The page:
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India Votes in Final Phase of General Election Amid Record Heat

India voted on Saturday in the final phase of a protracted general election, held under record summer heat in many areas. Both Prime Minister Narendra Modi and his challengers expressed confidence in their victory in polls primarily focused on inequality and religion.

The seven-phase election, which began on April 19, saw nearly a billion eligible voters. The final phase included polling in the last 57 seats, including Modi’s constituency in the Hindu holy city of Varanasi. Over 100 million people were registered to vote across eight states and federal territories, including the northern state of Punjab and the eastern states of Bihar, West Bengal, and Odisha.

“Calling upon the voters to turn out in large numbers and vote,” Modi said as polls opened. “Together, let’s make our democracy more vibrant and participative.”

Modi is seeking a rare third consecutive term as prime minister, with his Hindu nationalist Bharatiya Janata Party (BJP) facing an opposition alliance of two dozen parties led by the Congress. Despite widespread expectations of a BJP majority, the opposition alliance, called ‘INDIA’ or the Indian National Developmental Inclusive Alliance, has mounted a strong campaign, casting some doubt on an easy victory for Modi.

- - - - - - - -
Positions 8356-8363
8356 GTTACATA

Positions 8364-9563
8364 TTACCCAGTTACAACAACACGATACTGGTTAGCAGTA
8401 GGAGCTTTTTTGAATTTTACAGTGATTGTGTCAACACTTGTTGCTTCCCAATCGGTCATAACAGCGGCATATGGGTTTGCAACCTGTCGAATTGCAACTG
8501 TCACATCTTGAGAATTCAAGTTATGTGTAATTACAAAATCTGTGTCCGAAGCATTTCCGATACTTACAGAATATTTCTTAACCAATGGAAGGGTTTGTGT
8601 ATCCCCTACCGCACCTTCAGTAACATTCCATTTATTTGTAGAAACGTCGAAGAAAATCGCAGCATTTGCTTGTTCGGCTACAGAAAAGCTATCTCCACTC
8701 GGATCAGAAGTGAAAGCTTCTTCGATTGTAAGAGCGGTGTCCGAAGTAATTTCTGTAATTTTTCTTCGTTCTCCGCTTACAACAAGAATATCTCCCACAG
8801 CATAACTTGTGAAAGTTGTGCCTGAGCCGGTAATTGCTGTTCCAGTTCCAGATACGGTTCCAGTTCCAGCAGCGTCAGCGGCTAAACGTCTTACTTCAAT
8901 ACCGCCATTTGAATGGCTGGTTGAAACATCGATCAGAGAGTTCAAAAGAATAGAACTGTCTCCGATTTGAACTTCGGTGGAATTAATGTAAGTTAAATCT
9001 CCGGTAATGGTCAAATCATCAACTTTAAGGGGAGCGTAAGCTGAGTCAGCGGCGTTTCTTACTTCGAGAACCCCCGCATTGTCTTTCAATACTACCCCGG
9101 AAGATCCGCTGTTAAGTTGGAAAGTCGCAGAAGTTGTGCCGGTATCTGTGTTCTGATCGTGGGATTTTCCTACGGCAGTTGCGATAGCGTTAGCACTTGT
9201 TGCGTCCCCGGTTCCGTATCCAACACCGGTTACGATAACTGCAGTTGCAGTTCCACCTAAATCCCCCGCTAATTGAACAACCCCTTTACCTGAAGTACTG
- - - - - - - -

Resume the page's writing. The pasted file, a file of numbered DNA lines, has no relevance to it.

Scorching temperatures and severe heatwaves have exacerbated voter fatigue in the majority-Hindu nation of 1.4 billion people, where unemployment and inflation are key concerns. Nearly two dozen election officials in Bihar and Uttar Pradesh died of suspected heatstroke ahead of the vote on Friday.

Both Modi and Congress leader Rahul Gandhi have predicted heavy defeats for each other, claiming their respective alliances would form the next government. TV exit polls, expected after the vote concludes, will provide early projections of party performance ahead of the official results on June 4. However, exit polls in India have historically been unreliable.

Modi began his re-election campaign emphasizing his achievements over the past decade but soon pivoted to targeting the opposition, accusing them of favoring India’s minority Muslims, who comprise roughly 200 million of the population. Analysts suggest this shift aimed to energize his Hindu nationalist base after low turnout in the initial phase raised concerns about BJP voter engagement.

The opposition has focused on affirmative action and protecting the constitution from what they describe as Modi’s authoritarian tendencies.

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